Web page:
Mental/Emotional Aspects of The Heart
The major responsibility of the heart in Traditional Chinese Medicine is housing the mind and controlling the shen. “Shen” can be seen as the overall healthiness of the mind. When you look at a healthy person in good spirits, you know how you can see that in their eyes? There is a certain bright clarity and sense of health that shines from within. We acupuncturists would say that this person has good shen.
Have you ever looked into a person’s eyes and noticed they seemed, well, not all together? Maybe their eyes were shifting from side to side, or maybe they just seemed cloudy and dull, as if they were not really in the present moment. Perhaps they seemed dazed or confused. This is poor shen. Sometimes mild depression or distraction can cause this shen disturbance; if very severe, it can manifest as mental illness, such as schizophrenia.
One of my professors once described the heart’s job as maintaining appropriate timing in life. He used an example of a person wearing a bathing suit. If this person wore the suit out to the pool in the summer, his heart was doing its job. But if he put the bathing suit on for a business meeting, it meant the heart was not allowing him to make the right choice for the circumstances. In short, the Heart is all about maintaining the correct behavior for specific situations. Think about behavior patterns you might see in the case of mental illness: inappropriate speech or tone of voice, making unsafe decisions, misjudging situations and social cues.
The heart is not about moderation; it is an organ of extremes, from wild joy to crushing lows. Extreme joy may seem like a positive thing, but this is the type of joy unsustainable and it burns out quickly. Think of manic-depression: manic highs, followed by deep depression. Both depression and anxiety are linked to the heart. ADHD is also considered to be a result of heart imbalance; the hyperactivity is a result of the heart not properly controlling the mind.
Physical Aspects of The Heart
In Traditional Chinese Medicine, the heart is the organ most closely linked to emotion. Think about all the terms we use every day to describe our state of mind: “heartsick,” “heartbroken,” “heartache” The heart is not the director of subtlety; the emotions it encompasses seem to always be on the far end of the spectrum, either extreme sadness or extreme joy.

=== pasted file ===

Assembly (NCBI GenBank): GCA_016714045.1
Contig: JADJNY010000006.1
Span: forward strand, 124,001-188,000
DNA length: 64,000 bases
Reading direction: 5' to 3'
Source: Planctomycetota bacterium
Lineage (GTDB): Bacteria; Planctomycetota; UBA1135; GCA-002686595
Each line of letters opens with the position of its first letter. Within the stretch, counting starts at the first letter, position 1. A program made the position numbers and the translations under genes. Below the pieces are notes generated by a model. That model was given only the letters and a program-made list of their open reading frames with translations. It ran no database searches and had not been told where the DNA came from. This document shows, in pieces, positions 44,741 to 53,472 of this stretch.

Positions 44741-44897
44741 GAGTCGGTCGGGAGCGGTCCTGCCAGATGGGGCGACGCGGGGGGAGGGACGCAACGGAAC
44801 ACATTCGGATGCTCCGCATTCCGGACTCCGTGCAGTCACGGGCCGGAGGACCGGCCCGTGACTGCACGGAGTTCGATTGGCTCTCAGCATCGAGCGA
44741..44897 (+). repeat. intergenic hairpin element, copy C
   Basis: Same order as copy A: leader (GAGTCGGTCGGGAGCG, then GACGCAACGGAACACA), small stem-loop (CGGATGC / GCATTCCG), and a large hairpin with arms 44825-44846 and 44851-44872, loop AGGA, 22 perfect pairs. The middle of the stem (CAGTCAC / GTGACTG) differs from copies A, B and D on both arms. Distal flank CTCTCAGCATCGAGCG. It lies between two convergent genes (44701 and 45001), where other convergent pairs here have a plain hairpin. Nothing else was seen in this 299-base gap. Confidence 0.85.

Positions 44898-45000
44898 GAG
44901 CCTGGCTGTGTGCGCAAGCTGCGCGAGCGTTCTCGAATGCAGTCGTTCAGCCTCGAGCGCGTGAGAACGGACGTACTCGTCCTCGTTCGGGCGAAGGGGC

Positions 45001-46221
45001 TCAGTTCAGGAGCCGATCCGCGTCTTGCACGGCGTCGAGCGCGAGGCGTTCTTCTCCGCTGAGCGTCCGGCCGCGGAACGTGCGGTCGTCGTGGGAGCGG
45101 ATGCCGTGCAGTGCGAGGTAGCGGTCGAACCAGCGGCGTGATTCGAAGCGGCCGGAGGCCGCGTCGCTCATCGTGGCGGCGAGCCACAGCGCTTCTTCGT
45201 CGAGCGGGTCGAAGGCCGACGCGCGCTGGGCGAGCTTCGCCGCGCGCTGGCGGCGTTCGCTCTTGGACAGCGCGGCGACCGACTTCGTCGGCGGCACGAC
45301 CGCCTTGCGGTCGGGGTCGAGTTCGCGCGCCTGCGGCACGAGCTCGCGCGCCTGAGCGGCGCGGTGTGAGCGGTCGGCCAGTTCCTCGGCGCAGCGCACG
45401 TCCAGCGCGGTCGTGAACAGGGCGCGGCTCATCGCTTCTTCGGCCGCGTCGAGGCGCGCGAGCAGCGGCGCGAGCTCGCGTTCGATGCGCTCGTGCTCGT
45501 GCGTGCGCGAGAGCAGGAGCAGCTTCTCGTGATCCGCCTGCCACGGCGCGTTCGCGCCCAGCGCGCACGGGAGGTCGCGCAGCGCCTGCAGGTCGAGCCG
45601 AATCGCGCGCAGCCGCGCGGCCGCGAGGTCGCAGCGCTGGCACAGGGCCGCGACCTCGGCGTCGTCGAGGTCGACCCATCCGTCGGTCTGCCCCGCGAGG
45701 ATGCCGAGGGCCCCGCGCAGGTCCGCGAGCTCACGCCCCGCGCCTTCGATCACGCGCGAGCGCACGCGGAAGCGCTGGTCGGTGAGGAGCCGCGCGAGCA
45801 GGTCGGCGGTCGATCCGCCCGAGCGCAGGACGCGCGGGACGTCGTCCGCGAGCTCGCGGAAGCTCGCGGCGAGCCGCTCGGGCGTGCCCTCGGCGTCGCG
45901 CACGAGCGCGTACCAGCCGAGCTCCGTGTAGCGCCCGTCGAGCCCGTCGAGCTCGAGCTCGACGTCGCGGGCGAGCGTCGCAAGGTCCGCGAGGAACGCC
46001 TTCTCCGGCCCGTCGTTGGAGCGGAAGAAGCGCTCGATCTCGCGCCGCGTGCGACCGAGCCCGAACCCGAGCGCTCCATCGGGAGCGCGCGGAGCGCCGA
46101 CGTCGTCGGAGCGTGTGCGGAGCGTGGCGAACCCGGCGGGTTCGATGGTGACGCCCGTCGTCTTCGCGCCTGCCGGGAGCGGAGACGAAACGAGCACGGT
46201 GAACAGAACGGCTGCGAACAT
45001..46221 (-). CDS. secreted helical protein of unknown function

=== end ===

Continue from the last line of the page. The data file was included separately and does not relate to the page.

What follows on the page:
The physical job of the heart in TCM is very close to what we know it to be in Western medicine. It controls the blood vessels, and also controls the sweat. If the heart is healthy, the heartbeat will be strong and regular, without palpitations. The blood pressure will be normal, the blood will circulate well, and the heart will settle back into its regular rhythm shortly after exertion. You may notice people with heart issues tend to sweat more than the average person. Excess sweating is a sign the heart needs to be tonified (built up and supported). Heat signs in general, such as facial flushing, might be a sign that the heart energy is out of balance. On the other end of the spectrum, if the energy is deficient, a person may present with a complexion that is pale or chalky.
The heart energy also controls the tongue. When this organ is working effectively, your tongue will work to help you taste your food, and to assist normal, clear speech. Stuttering, loss of words and other speech difficulties can result from a deficiency of the Heart. If someone talks incessantly, this can also point to an imbalance of the heart. If there is excess heat in the heart, it may show up as sores on the tongue, and the tip may be red or painful.
When the heart is balanced and healthy, it results in an easy transition into sleep. When we acupuncturists learn you have insomnia, we often treat the heart. Difficulty falling asleep, nightmares and sleep terrors can result when this organ is unhappy. If you are the type of person who lies in bed forever, unable to fall asleep because your mind is racing, acupuncture can help to settle the heart energy and give you a great night’s sleep.